Howard A. Hanson Dam is a U.S. Army Corps of Engineers flood control dam located near the headwaters of the Green River in King County. It's primary purpose is flood control in the winter and fish enhancement in the summer.
Before it was constructed, floodwaters of the Green River periodically spread almost unimpeded across the Green River Valley. Over the past 70 years the Valley has flooded more than 30 times, heavily damaging lands and buildings. People still remember the December 1959 flood when houses were flooded up to the second floors, and much irreplaceable topsoil was washed into Puget Sound. After a tour of the devastated area, the state's governor was heard to say: "We regard water as one of this state's greatest assets, but I never quite realized until today how terribly destructive it can be." It was not until 1961, when Howard A. Hanson Dam went into operation, that the long and disastrous history of major flooding in the Valley was ended.
Citizens of the area didn't start in 1959 to look for ways to control the Green River - flood control measures had been discussed at least as far back as 1928. Community leaders and citizens eventually organized and, in 1936 at public and Congressional request, the Army Corps of Engineers' Seattle District started a search for the best site for a flood control project on the Green River.
Delayed by World War II, site selection was not made until 1949 when Eagle Gorge was recommended to Congress for a dam and storage reservoir. Six years later, the first funds were made available. Eventually, a total of $37 million was appropriated for the project by Congress, $1.5 million contributed by Washington State, and $500,000 by King County.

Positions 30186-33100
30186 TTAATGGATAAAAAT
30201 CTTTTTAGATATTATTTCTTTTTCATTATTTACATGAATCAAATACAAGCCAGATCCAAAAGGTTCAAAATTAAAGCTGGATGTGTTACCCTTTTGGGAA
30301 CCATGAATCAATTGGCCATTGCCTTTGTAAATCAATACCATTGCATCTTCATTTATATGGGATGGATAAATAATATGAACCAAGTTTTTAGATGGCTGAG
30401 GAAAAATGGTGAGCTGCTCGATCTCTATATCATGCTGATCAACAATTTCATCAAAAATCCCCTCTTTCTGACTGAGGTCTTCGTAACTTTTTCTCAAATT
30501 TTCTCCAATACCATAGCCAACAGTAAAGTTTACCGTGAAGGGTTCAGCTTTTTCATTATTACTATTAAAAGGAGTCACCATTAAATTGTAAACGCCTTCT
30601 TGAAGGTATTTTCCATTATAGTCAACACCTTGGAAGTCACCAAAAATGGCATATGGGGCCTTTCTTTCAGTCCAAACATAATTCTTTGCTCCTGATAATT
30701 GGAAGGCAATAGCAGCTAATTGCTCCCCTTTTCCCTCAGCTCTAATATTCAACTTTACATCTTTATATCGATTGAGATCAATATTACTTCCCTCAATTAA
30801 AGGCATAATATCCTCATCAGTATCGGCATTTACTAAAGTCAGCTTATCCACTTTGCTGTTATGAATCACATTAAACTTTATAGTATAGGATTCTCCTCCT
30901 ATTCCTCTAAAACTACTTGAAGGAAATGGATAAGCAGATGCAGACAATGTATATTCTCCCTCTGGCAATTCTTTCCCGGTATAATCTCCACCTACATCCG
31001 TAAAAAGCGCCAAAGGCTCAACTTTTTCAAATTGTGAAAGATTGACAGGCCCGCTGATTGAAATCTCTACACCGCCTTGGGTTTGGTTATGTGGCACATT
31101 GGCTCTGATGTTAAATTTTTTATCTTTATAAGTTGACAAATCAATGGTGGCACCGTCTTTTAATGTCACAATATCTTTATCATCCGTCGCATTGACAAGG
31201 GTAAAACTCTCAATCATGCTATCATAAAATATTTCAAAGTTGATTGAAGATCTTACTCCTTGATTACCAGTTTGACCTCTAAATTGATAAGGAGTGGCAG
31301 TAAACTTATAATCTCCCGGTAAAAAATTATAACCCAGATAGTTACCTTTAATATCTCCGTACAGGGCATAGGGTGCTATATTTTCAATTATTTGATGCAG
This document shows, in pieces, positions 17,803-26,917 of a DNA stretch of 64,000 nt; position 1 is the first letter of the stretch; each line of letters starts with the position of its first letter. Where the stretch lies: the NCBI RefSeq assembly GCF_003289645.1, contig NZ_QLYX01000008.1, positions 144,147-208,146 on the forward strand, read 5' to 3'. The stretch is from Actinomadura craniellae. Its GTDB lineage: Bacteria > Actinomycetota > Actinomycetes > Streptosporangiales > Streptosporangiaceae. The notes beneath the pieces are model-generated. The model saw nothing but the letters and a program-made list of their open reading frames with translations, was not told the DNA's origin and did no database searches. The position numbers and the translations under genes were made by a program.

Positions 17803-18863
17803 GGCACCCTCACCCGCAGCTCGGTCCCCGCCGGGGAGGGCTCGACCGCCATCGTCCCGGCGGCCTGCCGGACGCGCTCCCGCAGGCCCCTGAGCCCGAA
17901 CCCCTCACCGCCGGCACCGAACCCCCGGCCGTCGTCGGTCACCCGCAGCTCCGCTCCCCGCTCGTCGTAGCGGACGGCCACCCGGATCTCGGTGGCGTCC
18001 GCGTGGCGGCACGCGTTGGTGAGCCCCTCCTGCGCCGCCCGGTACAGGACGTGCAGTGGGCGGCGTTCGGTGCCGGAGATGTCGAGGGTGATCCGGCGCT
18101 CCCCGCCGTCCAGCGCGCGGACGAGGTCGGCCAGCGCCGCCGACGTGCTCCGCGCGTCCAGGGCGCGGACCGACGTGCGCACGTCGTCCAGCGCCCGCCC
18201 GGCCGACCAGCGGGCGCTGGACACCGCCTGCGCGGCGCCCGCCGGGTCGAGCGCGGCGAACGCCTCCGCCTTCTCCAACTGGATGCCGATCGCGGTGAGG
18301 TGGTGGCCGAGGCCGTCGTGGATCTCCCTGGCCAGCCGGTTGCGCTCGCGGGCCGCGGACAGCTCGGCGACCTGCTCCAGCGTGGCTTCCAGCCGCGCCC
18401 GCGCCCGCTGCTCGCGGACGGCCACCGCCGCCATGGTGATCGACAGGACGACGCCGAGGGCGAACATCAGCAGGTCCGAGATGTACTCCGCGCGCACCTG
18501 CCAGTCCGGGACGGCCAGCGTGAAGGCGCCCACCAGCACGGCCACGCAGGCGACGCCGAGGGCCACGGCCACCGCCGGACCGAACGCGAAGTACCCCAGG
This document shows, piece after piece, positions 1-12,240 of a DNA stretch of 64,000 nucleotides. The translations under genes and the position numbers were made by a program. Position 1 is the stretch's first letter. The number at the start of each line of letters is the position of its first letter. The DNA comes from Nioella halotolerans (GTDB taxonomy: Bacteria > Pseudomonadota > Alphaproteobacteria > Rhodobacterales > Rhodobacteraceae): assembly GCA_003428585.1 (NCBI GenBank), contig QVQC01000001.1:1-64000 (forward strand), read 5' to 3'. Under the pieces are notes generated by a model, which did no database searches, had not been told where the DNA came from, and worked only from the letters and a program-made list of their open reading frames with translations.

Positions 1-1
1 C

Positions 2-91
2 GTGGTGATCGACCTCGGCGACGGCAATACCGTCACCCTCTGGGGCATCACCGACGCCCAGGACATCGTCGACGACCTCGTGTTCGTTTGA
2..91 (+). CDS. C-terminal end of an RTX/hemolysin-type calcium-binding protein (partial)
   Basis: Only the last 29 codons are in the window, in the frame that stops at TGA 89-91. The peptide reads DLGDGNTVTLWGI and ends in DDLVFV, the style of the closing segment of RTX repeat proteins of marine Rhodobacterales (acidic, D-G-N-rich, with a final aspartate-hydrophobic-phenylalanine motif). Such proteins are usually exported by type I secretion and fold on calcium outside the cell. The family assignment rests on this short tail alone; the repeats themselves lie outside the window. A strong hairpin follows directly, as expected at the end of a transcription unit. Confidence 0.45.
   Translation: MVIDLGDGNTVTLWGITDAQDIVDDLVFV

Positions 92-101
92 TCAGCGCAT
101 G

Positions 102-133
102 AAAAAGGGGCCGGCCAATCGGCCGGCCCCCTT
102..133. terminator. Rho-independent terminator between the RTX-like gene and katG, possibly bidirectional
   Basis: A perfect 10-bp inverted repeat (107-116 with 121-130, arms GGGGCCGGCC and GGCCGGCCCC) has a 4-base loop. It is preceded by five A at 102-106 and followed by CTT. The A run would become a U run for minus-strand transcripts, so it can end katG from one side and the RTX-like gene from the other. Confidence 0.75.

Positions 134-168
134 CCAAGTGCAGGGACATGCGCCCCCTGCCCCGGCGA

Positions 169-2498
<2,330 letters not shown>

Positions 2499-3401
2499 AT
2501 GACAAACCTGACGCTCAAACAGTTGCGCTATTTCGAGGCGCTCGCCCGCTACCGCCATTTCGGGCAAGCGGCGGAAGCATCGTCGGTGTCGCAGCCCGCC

Construction, including 13 miles of railroad relocation, began in February 1959. Although completion was not scheduled until April 1962, the dam went into operation on Christmas day, 1961. With major flooding under control, the Green River Valley has become attractive to industry, raising its economic worth substantially. Flood damage prevented by Howard Hanson Dam since the January 2009 flood is estimated at about $6 billion.
The dam spans Eagle Gorge, a ravine with nearly vertical rock walls. A reservoir behind the dam collects excess runoff from 220 square miles of the 483-square-mile Green River drainage area. During winter the reservoir is kept nearly empty and the river flows through a gate-controlled tunnel at the dam's left abutment. After storms, the tunnel gates control the flow by holding excess water in the reservoir and releasing it in quantities that stay within the capacity of the downstream channel. Water in the reservoir is released as soon as possible to make storage space for the next storm runoff. This cycle of holding and releasing flood water is repeated as often as necessary. If an extreme flood situation should occur, water can be released over the spillway through two gates, preventing overflow of the dam. Use of the spillway has not yet been required.
The probability of flooding greatly diminishes by March, and the dam begins its second major function - water conservation. The reservoir is allowed to fill gradually, and the water collected is used to augment low flows during summer seasons. This assures a sufficient water level for successful fish migration and spawning, while enhancing sport fishing for steelhead trout, and coho and chinook salmon on the Green River and in Puget Sound.
Because the dam is located in a closed watershed, public access is not permitted. The river has supplied the primary water needs for Tacoma since early in the century. The city maintains a diversion facility three miles downstream from Howard A. Hanson Dam which serves as a collection and purification point. The dam is surrounded by the protected Tacoma watershed. The watershed area was designated under a 1914 agreement between the city of Tacoma and the U.S. Forest Service, and is not open to the public.
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